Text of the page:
Last of the 40 Year Olds

I was originally planning to send my friend Steve (who did some wonderful write-ups of our brandies this week) a sample of the 1973 Pellehaut for his blog, but the bottles sold so damn fast I wasn't able to!

Every now and then you get a feeling in your gut about a purchase—you say to yourself, "Maybe I should double that order." That's what happened with the 1973. I called Charles Neal up about a week after I had given him the final tallies and said, "Let's double that order of 1973."

"OK," he said, "but we've already got the first batch done, so it will arrive on a later boat."

And now that second shipment is here. But not for long. If you even remotely like old Bourbon, you owe it to yourself to try these Pellehaut brandies, which I think offer many of the same great flavors. I saw a bottle of Elijah Craig 23 fly out of here yesterday at $250. Same with the Redbreast 21 at $250. Yet, with little old Armagnac and it's lack of a proper marketing department, you can have almost double the maturity for about half the price.

1973 Chateau Pellehaut 40 Year Old K&L Exclusive Tenareze Vintage Armagnac $139.99 - While Bas-Armagnac gets all the press, and the Haut-Armagnac gets completely ignored, the Tenareze region of Armagnac is quietly producing some of the best brandies in the world. Much like the Borderies region in Cognac, the Tenareze brandies seem to have more fruit and a bit more life than the more classic  Armagnac style. We visited Chateau Pellehaut on our first day in Armagnac last January and were completely overwelmed by the quality of spirit.  Using only new or first fill barrels for the beginning years of maturation, the Armagnacs have richness, weight, and spice. While Pellehaut has since switched to entirely Folle Blanche grape varietals, the 1973 vintage is composed of 90% Ugni Blanc. The palate opens with loads of caramel and a creamy richness the spreads quickly. The aromas are quite Bourbon-esque, with hints of soft vanilla and charred oak drifting out of the glass. The complexity of the brandy is astounding - candied fruit, stewed prunes, toasted almond, baking spices, and earthy warehouse notes, all swirling around at the same time. For an Armagnac of this quality, at an age of more than 40 years old, the price we negotiated is amazing. I'm expecting this to be one of our best selling Armagnacs ever and I expect it to really put Pellehaut on the map stateside.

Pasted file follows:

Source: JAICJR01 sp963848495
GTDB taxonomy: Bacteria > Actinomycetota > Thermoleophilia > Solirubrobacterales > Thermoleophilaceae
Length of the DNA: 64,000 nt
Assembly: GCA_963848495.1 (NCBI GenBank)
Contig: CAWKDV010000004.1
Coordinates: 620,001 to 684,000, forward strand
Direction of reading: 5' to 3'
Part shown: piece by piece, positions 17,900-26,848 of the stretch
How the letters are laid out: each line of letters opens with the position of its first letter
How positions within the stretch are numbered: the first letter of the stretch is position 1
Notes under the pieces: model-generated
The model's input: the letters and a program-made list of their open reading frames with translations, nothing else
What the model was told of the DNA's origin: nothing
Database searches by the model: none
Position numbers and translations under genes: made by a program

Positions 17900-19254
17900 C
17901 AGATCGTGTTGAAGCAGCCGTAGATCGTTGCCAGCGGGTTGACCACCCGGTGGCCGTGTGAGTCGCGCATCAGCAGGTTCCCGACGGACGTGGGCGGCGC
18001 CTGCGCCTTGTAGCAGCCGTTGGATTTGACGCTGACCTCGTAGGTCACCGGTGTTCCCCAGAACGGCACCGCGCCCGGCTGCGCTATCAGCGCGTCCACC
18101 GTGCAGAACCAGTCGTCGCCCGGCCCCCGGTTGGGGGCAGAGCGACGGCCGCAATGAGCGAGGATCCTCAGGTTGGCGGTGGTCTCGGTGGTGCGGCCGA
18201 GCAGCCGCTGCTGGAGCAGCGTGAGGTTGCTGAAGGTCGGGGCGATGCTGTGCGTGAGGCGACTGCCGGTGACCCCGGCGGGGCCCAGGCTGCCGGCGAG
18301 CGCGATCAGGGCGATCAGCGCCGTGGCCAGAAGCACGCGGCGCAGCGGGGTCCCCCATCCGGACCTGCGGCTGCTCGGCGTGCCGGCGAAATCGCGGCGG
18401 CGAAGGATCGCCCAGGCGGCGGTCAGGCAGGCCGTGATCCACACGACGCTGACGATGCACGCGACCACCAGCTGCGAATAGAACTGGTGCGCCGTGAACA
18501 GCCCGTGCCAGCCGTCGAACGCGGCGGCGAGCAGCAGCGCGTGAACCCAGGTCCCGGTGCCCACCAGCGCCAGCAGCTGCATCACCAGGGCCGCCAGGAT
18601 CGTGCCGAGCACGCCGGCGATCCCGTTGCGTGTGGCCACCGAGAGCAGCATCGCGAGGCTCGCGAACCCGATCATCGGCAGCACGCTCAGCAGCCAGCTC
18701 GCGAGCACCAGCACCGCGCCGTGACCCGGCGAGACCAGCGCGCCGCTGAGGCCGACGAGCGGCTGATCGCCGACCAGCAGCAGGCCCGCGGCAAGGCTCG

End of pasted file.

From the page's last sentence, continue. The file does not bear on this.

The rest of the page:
Speaking of blogging, someone sent me this awesome (because it's sooooooo true) chart yesterday and I think you could apply all of these attributes to successful bloggers out there like Steve. I find that people who operate from the left side of the chart usually write fantastic blogs. I find that people who operate from the right side of the chart write hackneyed, boring, stale blogs.

-David Driscoll

David Driscoll